The Waco City Council signaled support Tuesday for three downtown developments seeking public backing.
Development of a Czech-inspired brewery, bakery, restaurant and hotel set for the intersection of South Eighth Street and Jackson Avenue took a procedural step forward as the council OK’d a $683,291 incentive previously approved by the downtown Tax Increment Financing Zone board.
The other two projects are on Elm Avenue, a stretch in East Waco primed for growth of residential and commercial businesses meant to attract tourists and generate income from the neighborhood. One is up for more than $275,000, and the other is up for $660,000.
The council unanimously approved the deals.
Each of the projects are set to get money for work related to façade improvements, sidewalks, streetscapes, landscaping and repairs. The TIF Zone board voted to support the projects Dec. 20.
The council approved a $275,223 grant to Waco resident Austin Meek for the Mammoth Culture Club, which will include a patio with an outdoor stage and beer garden-style seating and a slab featuring outdoor retail space adjacent to the 3,500-square-foot Bull Durham building in the 400 block of Elm Avenue. The total construction cost is expected to reach $1.36 million.
The building will also have a recording studio, a full bar and a location for Pokey O’s, an ice cream and cookie shop Meek owns. The project could be completed in a year.
City economic development director Melett Harrison said the slab area could later become a mixed-use residential development.
The city council also approved a $660,000 incentive for an apartment complex at the corner of Elm Avenue and Martin Luther King Jr. Boulevard. The developers, federal Judge Ed Kinkeade and his son, Brad, met with neighbors after some initial pushback against the proposal.
Construction on the $3.3 million project is expected to start this year.
To get TIF money for Pivovar, developers Julius Kramaric and Oldrich Cichon will need to reach a deal with a vendor to provide parking for their hotel. Construction is expected to start this year and cost $8.6 million.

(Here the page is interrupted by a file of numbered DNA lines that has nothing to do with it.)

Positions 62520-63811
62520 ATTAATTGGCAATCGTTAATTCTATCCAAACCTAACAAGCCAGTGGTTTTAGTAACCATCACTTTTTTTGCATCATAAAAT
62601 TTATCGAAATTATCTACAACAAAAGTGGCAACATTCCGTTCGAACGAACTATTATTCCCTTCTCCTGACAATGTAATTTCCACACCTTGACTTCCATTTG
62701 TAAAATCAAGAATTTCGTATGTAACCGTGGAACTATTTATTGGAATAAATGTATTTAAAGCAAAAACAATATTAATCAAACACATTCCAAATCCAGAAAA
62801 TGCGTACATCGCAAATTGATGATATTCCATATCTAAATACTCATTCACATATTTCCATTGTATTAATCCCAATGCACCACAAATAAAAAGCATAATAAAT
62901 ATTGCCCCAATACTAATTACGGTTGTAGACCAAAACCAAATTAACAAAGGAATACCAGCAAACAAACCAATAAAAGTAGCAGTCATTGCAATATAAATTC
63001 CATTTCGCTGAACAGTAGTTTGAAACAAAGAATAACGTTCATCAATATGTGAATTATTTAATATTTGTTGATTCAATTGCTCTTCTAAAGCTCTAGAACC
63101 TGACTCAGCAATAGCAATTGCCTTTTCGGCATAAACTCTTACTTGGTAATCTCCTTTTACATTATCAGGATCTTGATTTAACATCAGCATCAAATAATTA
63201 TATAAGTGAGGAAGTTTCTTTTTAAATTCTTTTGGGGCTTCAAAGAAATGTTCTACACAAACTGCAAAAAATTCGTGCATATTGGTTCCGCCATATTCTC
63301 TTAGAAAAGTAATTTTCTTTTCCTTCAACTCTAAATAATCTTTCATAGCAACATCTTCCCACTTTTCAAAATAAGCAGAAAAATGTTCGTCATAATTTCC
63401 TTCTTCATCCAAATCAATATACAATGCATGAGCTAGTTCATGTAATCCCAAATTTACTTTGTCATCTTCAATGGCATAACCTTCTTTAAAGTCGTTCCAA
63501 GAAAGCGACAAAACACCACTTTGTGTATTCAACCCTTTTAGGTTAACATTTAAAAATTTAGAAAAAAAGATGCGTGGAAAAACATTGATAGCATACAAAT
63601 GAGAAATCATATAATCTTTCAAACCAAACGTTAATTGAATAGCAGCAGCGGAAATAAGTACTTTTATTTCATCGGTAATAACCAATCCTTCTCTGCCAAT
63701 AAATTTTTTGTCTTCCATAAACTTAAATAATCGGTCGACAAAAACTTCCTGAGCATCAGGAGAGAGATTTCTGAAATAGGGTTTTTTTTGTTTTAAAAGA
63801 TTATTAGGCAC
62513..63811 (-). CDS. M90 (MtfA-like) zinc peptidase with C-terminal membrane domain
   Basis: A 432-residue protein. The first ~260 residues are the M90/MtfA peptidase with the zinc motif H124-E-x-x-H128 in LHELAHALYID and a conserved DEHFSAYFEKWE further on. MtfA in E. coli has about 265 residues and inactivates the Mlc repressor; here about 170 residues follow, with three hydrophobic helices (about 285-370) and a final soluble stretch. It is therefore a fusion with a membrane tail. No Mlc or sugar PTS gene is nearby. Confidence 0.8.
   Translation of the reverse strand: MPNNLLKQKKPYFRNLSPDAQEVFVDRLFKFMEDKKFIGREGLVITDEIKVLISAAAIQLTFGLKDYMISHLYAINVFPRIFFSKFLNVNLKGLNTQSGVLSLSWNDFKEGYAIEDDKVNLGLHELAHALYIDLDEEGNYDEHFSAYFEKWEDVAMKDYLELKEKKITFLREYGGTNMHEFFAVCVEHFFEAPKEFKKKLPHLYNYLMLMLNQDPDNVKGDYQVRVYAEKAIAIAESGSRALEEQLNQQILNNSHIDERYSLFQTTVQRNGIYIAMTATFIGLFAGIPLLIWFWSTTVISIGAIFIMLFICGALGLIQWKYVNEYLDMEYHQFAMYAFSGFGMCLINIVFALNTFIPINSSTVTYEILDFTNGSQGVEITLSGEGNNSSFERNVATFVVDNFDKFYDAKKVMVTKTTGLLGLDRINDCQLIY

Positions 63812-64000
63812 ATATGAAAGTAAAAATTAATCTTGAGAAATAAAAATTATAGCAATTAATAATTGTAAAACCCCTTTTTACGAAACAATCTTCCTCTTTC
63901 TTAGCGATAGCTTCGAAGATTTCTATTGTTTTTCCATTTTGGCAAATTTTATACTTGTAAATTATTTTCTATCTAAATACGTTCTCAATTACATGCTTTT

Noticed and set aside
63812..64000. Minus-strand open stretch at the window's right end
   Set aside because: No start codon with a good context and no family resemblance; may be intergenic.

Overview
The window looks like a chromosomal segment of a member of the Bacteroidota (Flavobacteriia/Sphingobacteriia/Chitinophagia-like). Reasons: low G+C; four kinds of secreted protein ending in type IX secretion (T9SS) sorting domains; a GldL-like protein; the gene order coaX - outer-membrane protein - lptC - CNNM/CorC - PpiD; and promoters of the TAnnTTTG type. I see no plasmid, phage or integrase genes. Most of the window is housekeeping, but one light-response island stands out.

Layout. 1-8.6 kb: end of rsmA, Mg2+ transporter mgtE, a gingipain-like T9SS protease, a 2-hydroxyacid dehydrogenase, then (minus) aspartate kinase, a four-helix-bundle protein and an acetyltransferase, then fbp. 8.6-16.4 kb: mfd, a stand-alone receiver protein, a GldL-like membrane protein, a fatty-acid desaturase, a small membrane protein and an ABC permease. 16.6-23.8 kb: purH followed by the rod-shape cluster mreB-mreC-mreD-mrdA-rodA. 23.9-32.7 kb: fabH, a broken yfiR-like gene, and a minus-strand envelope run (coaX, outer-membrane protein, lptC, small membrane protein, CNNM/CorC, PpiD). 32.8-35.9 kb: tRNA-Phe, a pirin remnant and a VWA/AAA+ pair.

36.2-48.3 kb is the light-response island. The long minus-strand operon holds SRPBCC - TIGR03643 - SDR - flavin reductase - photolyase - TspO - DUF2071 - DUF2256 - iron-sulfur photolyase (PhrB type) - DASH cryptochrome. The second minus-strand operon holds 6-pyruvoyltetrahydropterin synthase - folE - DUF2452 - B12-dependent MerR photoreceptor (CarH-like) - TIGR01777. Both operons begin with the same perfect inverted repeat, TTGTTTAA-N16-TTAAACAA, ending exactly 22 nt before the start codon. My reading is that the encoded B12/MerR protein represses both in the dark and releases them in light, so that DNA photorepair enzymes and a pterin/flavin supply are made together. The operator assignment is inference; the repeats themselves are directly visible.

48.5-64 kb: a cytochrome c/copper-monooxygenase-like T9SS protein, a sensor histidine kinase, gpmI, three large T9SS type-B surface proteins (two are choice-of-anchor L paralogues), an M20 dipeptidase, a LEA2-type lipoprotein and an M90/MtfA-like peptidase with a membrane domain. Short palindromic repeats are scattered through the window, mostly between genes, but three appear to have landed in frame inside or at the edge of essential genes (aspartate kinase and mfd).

The council will have a second vote on the grants to finalize its approval.
East Waco infrastructure
The council approved a contract with Temple-based BSP Enginners Inc. to perform improvements to streets, water and sewer lines and storm drains along Elm Avenue from Hood Street to Martin Luther King Jr. Boulevard.
The $299,200 contract is tied with a “streetscape” project that will replace crumbling sidewalks and stretches where streets are either several feet below the curb or at the same level as the curb.
“I think it says a lot about the direction our city’s going that we’re doing a full-meal deal over there on Elm Avenue,” City Manager Wiley Stem III said.
The council approved a ground lease agreement and incentives for the Brazos Promenade project that will add apartments, hotel rooms, a restaurant, a music venue and a new location for the Waco Downtown Farmers Market along the Brazos River.
The project has been in the works for years, and the vote represents a step toward the expected start of construction in the fall.
“It’s been a long time coming, and I’m looking forward to breaking ground with all the great things that are going to be put there on the riverfront,” council member John Kinnaird said.
Street program contract
The council approved a $3.4 million contract for street work with Georgetown-based Viking Construction Inc.
The contract includes work on more than 34 miles of Waco streets, about 5.5 percent of city street infrastructure, and is paid for through the $17.1 million pavement management program.
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